Much to the surprise of Jon Krakauer, who had gone on ahead of us, we arrived intact at our high camp at roughly 12,000 feet. Conrad had made the right decision, and Dave had pioneered a guideable route up the headwall. Conrad and Andrew deserve credit, too, for lugging the HD camera and tripod up to the high camp. Shooting continued, and then we all prepared for the next day's climb—4,000 vertical feet to the summit.


My struggle

I had a sleepless night, and by morning my head was pounding. I was suffering from acute mountain sickness, and I wasn't relishing a long ascent to even higher elevations. But I wanted to keep up with the rest of the team. The whole trip, up to this moment, I had felt great. This morning, however, breakfast came up as quickly as it had gone down, and by 6:00 a.m. I was having trouble keeping all solids and fluids down. We left at 6:30, and half a mile out of camp I knew this was not going to be my day.

I stopped the rest of the climbers and confessed to my weakened state. Conrad gave me a look that said, "I can't believe you want to turn around now," and it was decided that Dave and I would break off from the rest of the team and climb at our own pace, roped together, and see how far we'd get.

I know my body. I'm normally very strong and pride myself in not holding anyone back. So this was a huge concession, to give in to my nausea and energy-deficient condition, and admit my weakness. But Dave wouldn't hear of giving in. He was convinced that I could make it, and he would personally see to it that I did. This is a man who has made a living helping aspiring mountaineers learn how to make it in high mountains. In the end, I would owe him a lot for what he would teach me that day on Vinson.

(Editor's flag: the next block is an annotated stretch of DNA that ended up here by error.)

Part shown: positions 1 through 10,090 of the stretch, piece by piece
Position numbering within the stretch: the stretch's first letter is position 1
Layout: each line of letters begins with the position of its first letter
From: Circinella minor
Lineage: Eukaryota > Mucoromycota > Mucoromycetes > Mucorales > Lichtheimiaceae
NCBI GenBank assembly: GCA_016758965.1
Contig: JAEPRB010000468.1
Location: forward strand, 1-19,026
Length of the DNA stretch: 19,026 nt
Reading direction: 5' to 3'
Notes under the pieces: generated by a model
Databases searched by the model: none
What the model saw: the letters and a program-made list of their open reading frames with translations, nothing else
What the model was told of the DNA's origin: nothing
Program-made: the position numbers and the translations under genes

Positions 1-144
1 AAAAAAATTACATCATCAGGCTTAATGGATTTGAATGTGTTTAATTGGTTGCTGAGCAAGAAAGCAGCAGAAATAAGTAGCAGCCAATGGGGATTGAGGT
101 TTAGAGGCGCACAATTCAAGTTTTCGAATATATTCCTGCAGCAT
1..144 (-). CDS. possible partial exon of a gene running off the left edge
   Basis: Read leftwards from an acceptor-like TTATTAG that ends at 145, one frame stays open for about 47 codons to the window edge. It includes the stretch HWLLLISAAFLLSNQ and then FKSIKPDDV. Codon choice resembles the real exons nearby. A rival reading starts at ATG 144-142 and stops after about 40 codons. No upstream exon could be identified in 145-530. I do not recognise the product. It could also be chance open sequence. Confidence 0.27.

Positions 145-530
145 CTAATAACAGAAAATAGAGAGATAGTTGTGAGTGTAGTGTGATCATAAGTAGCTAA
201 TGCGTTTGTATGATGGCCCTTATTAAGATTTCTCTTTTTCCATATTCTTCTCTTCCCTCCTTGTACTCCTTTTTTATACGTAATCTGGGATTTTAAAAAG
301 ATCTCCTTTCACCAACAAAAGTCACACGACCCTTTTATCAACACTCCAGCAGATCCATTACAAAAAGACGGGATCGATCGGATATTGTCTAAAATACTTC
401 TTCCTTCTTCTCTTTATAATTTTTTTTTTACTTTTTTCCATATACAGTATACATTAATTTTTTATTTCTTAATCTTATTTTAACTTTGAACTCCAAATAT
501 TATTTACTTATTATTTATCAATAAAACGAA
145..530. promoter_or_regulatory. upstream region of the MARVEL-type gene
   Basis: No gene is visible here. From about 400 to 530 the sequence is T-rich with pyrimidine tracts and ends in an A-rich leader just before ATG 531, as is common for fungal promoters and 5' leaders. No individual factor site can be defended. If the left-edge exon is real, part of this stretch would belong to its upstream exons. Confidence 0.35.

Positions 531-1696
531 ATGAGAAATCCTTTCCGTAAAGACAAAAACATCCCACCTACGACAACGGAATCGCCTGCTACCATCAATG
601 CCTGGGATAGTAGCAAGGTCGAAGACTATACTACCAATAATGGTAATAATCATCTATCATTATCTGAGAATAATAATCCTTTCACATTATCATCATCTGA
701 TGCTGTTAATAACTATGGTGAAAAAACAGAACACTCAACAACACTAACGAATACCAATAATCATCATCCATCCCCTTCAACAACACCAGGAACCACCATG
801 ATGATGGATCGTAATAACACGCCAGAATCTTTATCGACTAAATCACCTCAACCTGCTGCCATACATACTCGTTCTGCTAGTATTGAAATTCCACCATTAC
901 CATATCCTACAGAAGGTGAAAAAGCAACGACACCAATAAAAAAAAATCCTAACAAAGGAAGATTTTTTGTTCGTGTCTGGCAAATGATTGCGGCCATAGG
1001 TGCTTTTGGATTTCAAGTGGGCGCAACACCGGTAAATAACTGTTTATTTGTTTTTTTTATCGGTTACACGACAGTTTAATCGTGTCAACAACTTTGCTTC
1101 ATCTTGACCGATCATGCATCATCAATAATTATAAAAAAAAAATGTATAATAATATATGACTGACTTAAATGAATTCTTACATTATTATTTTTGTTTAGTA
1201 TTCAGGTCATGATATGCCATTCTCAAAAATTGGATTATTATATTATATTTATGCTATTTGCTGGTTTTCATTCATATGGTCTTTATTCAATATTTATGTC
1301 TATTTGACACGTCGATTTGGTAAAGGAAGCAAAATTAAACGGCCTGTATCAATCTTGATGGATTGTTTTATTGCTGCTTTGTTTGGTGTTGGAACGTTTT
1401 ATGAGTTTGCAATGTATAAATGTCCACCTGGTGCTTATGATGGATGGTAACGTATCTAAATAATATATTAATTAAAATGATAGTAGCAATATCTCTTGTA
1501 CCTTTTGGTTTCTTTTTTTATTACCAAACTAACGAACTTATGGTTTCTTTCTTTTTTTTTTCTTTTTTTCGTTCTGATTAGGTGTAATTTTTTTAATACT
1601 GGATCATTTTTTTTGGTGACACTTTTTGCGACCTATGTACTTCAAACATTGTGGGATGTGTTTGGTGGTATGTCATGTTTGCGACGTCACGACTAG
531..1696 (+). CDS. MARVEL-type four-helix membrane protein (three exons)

"You've been making mountain films for too long now without going to the summit," Dave said during one of our many breaks, as I tried to hold down ice-laden water from my Nalgene bottle. "It's time you learned what reaching the summit of a serious mountain is all about."

My drive to go any higher was gone, and I couldn't fathom why people like to put themselves through such agony. When it comes to nausea, I'm a wimp, and as we plodded ahead, I kept on dry heaving. I did it without bending over and as quietly as I could, unwilling to humiliate myself further by letting Dave notice the retching. It was the worst day I've ever had in the mountains.

But Dave persevered, and we arrived on the summit only half an hour behind the others. Jon was ecstatic; to him, Dave was the über-guide. Conrad, meanwhile, was defying the minus 70-degree windchill by not even wearing a down jacket; John was getting his fingers frostbit while shooting the first HD footage ever shot on the summit of Vinson; and I was doing my best, between dry heaves, to appreciate the spectacular view.


Viewers' desire

When I arrived back in the States, flowers were waiting in my office, and congratulatory emails arrived for the next three weeks. I was overwhelmed by the general enthusiasm at my summit achievement. To friends and colleagues, any achievements I had made while shooting my other mountain films paled in comparison to my ascent of Vinson via a new route. It was a post-summit fever I couldn't have anticipated. Was this what Dave was hinting about on summit day? Is this why people climb the world's highest peaks?